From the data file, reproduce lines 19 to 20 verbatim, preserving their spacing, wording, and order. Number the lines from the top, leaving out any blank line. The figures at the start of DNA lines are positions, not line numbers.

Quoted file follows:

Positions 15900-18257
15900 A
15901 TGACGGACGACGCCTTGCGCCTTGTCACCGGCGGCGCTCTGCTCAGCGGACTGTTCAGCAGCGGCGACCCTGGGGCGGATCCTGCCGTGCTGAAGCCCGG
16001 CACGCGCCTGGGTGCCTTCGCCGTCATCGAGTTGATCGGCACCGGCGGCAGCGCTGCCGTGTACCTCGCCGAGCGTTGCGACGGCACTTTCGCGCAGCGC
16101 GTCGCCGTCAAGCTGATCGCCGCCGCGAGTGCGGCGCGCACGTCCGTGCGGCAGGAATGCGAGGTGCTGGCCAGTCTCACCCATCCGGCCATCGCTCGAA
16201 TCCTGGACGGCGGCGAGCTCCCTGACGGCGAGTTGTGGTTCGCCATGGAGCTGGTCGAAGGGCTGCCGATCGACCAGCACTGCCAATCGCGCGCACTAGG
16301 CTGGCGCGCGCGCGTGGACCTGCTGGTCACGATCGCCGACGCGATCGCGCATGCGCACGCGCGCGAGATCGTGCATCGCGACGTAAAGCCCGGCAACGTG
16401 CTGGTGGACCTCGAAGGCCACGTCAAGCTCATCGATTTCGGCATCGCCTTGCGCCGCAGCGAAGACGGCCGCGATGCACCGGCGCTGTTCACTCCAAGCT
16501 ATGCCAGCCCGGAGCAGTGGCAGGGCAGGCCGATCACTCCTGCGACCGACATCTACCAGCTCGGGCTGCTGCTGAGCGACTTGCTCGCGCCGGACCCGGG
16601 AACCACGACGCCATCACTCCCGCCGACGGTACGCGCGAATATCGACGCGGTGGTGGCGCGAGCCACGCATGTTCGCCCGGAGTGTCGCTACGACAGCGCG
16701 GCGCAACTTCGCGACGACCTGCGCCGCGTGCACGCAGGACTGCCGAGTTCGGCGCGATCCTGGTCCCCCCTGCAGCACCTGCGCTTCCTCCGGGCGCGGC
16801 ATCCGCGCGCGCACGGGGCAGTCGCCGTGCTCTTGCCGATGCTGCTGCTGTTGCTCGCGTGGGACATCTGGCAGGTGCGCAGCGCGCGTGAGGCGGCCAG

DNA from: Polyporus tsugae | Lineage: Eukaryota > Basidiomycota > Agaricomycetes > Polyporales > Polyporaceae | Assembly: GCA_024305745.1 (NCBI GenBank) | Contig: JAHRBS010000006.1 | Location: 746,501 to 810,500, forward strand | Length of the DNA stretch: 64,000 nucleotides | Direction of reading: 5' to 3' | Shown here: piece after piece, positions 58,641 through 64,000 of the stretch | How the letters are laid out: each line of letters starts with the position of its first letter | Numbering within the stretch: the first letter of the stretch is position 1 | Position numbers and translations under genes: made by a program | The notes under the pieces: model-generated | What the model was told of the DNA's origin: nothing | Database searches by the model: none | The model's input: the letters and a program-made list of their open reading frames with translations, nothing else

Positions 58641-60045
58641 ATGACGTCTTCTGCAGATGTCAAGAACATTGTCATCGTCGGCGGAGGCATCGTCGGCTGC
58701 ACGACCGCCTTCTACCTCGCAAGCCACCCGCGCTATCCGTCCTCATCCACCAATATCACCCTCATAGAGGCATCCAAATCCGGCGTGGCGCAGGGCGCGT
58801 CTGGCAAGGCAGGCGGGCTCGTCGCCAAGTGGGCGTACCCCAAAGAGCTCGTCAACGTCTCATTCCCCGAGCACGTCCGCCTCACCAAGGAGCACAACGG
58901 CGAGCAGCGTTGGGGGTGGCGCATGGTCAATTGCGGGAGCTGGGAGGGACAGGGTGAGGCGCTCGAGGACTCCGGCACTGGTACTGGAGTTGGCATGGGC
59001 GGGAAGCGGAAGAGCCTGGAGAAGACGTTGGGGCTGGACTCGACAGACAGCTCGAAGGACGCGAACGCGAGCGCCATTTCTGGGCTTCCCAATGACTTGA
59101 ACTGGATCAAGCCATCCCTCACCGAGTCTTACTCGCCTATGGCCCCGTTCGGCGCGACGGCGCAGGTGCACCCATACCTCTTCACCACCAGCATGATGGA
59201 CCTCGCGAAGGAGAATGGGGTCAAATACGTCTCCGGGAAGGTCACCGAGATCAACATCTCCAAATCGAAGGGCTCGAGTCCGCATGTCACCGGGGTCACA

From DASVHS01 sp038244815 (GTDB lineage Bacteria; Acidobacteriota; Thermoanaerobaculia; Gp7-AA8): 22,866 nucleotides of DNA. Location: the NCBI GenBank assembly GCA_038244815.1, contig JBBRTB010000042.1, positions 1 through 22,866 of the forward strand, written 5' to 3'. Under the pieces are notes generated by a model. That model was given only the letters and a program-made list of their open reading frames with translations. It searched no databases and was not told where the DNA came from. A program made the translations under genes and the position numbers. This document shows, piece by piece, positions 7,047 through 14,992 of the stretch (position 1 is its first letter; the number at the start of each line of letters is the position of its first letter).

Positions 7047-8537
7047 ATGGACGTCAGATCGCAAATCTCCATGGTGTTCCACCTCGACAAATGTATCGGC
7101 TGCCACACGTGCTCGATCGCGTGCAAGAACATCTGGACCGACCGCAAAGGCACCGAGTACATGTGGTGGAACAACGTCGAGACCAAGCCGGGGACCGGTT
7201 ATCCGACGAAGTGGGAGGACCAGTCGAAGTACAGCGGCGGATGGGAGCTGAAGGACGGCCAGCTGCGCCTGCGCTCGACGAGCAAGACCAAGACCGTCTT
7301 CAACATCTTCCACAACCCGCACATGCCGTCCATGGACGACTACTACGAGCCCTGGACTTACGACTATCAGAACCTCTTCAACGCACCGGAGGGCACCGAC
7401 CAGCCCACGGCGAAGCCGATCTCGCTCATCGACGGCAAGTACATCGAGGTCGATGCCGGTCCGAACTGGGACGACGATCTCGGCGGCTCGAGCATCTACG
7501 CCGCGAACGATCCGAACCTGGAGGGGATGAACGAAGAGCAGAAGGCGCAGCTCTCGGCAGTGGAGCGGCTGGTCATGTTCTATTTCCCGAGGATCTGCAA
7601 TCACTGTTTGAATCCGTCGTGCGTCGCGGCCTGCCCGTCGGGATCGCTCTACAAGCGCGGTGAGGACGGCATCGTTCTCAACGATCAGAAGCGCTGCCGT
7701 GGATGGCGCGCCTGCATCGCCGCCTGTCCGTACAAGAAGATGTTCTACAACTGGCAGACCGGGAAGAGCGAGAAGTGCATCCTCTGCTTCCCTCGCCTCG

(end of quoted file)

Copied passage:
59001 GGGAAGCGGAAGAGCCTGGAGAAGACGTTGGGGCTGGACTCGACAGACAGCTCGAAGGACGCGAACGCGAGCGCCATTTCTGGGCTTCCCAATGACTTGA
59101 ACTGGATCAAGCCATCCCTCACCGAGTCTTACTCGCCTATGGCCCCGTTCGGCGCGACGGCGCAGGTGCACCCATACCTCTTCACCACCAGCATGATGGA